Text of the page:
How Do I Self-Study AP Chinese?

4 min readoctober 2, 2021

Catherine Liu

Catherine Liu

AP Chinese 🇨🇳

53 resources
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Overview 🇨🇳

大家好! If you’ve been on the fence about self-studying for AP Chinese, you’ve come to the right place! On the test, you'll be expected to be proficient in understanding, writing, and speaking Chinese. Keep reading if you're interested in self-studying 👀

Pros and Cons 🎭


  • You go at your own pace. You can decide what, when, and how much you want to study.
  • No required homework or projects. Especially if you're someone who already has a good grasp on intermediate Chinese, you might prefer self-studying to avoid assignments.
  • It might be your only option. AP Chinese isn't offered at most AP schools. If you want the credit, you might have to self-study.


  • No classmates or teachers. It'll be harder to practice your conversational skills and get feedback.
  • It's harder to stay motivated. Without the motivation of peers and a letter grade, it can be difficult to keep yourself on track.

Factors to Consider 🤔

  • Your experience. If you grew up speaking Chinese with your parents, self-studying for the test won't be too difficult. If you're a nonnative speaker, consider how much Chinese you already know. Keep in mind that classes like AP Spanish are usually taken after 3-4 years of experience in the language. If you have a few years of Chinese classes under your belt, then go for it! If you don't, or if you feel under-prepared, you might want to spend at least a year studying Chinese before you tackle the AP course.
  • Your other classes. If your schedule is already loaded with difficult classes, you should think about how much effort AP Chinese will take. Is that effort is going to overwhelm you during the school year? If so, you might want to avoid self-studying.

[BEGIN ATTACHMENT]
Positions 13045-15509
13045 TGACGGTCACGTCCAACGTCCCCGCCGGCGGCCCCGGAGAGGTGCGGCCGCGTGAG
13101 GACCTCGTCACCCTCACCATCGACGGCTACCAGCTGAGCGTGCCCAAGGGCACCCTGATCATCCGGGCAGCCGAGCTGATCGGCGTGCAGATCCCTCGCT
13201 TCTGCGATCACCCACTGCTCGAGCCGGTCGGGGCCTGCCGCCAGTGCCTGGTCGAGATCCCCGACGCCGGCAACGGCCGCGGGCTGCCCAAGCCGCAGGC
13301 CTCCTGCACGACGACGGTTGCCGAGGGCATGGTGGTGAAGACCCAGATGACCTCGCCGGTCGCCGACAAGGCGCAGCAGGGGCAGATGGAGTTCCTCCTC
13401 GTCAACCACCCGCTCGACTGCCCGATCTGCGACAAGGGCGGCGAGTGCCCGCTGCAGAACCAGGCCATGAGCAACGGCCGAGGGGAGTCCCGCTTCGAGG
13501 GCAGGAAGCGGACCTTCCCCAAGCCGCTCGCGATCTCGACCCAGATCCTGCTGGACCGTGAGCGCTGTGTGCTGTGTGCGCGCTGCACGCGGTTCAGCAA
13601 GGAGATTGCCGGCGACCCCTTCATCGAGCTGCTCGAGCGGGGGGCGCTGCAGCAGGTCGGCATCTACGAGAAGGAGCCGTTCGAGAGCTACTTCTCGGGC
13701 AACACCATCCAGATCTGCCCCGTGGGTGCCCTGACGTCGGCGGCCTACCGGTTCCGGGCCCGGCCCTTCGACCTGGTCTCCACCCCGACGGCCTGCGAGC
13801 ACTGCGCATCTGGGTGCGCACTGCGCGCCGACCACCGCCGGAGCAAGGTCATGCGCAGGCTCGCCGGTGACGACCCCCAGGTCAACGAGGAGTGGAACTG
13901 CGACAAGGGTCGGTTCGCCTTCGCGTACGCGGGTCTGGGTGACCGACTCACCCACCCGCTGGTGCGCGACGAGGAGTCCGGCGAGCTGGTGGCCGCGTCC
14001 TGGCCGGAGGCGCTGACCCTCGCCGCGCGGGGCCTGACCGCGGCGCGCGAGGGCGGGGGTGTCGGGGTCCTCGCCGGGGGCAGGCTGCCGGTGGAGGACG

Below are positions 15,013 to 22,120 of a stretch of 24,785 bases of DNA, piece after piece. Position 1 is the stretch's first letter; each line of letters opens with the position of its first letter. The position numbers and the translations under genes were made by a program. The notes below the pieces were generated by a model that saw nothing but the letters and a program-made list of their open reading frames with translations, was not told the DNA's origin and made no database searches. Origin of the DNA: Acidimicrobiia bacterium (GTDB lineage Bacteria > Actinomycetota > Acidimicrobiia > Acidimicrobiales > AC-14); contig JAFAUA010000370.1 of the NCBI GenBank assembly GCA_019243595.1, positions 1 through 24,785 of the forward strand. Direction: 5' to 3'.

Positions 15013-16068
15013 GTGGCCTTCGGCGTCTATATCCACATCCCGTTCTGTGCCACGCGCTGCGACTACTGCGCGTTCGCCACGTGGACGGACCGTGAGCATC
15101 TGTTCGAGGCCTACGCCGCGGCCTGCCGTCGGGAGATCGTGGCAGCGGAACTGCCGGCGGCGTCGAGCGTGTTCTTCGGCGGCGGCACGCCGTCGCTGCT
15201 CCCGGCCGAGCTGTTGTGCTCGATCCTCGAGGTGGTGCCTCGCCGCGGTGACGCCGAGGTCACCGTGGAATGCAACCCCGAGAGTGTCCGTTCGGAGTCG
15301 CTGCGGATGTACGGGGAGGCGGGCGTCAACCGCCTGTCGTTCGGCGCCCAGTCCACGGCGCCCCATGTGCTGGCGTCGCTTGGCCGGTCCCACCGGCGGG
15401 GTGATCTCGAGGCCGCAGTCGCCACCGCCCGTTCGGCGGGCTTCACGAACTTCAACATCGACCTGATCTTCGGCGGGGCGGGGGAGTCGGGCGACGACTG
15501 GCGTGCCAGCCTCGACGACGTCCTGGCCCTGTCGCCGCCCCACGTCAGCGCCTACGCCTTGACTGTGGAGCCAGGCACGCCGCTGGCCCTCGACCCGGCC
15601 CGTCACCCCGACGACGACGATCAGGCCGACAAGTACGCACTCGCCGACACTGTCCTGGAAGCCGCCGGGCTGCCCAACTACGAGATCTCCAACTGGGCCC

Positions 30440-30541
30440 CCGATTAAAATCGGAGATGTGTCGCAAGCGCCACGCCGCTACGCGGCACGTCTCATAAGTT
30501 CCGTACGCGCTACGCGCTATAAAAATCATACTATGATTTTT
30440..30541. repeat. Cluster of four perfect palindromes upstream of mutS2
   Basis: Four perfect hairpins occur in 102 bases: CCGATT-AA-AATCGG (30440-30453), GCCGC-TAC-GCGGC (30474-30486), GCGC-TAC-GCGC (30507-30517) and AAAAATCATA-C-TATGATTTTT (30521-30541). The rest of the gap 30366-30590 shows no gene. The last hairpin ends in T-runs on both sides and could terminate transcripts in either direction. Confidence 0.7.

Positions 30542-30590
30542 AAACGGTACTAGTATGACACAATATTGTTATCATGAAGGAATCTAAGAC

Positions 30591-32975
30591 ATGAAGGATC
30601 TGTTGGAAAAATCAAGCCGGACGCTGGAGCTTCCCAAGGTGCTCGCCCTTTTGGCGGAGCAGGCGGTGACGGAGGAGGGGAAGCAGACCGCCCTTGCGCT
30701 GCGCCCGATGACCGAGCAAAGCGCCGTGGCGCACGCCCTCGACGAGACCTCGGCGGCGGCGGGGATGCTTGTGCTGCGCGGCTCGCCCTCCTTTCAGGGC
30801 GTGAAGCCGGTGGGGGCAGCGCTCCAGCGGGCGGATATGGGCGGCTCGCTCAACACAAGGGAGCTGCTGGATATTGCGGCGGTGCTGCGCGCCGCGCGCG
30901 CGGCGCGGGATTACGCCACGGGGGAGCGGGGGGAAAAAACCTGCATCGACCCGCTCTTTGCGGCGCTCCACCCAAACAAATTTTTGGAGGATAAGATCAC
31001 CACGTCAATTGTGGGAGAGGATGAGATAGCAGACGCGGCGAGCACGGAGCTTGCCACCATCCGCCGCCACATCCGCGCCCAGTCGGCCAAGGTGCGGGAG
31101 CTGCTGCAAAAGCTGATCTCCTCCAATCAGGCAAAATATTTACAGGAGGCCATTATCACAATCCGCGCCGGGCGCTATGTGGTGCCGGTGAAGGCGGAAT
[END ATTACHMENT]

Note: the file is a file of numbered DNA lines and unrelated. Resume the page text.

• Your motivation. Do you struggle with meeting deadlines you set for yourself? Can you stay motivated without a traditional classroom setting?
  • The people around you. Without a class, it's more difficult to immerse yourself in the language. Try to find someone who can talk to you in Chinese and help answer your questions, like a friend or a family member.

Making a Study Schedule 🗓️

If you've decided to self-study for AP Chinese, you should definitely make a study schedule. There's no one-size-fits-all schedule, but there are a few questions you should ask yourself:
  • How much time do I need? You should give yourself enough time to cover everything, but you should also be reasonable. If you can fit the course into a semester without too much stress, then there's no need to make a schedule that spans the whole year.
  • What do I need to focus on? Maybe you already know a lot about Chinese family structures. If so, then you should spend less time on unit 1 and more time on the units you don't know much about.
  • What else am I involved in? If your debate season runs from November to February, then lighten the load during those months. Concentrate your studying during the weeks when you have less going on.
Lastly, make sure to be flexible! 🤸🏽 If you're making a schedule over the course of a few months, then you should give yourself space to move things around in case other obligations come up.

Where to Study 📍

  • Textbooks and prep books.
  • ChinesePod. They have free YouTube videos for all levels of Chinese learners, and it's a great way to practice your listening comprehension. If you like their videos, they also have a self-guided course you can pay to access. It includes vocabulary exercises, practice tests, and grammar blocks.
  • Chinese Language Stack Exchange. You can use this forum to find answers to any questions you might have.
  • Movies and TV shows. Don't forget about the fun ways to study! Listening is a key part of the test, so watching your favorite Chinese dramas will still help you. Just make sure to supplement your binge-watching with some more formal Chinese studying. Check out Us and Them, Meteor Garden, The Rise of Phoenixes, The Untamed, or Put Your Head on My Shoulder on Netflix.
  • News articles and short stories. Reading comprehension is another important skill. If you want to branch out from your textbook, read some media in Chinese and write English summaries of them. Use these lists from My Chinese ReadingHSK Reading, or Just Learn Chinese for reading practice ranging from beginning to advanced.

Closing Thoughts 💭

Ultimately, it’s up to you to weigh the pros and cons of self-studying. Everyone is different, so what works for someone else might not work for you. That being said, many people do successfully self-study for AP Chinese, so if you feel ready, don't be afraid to try it yourself! If you stay motivated, follow a schedule, and keep practicing, you'll rock the exam 🎉
For some extra tips on how to get a 5, check this guide out!
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🔬Unit 4 – Science & Technology in China
🏠Unit 5 – Quality of Life in China
💴Unit 6 – Challenges in China
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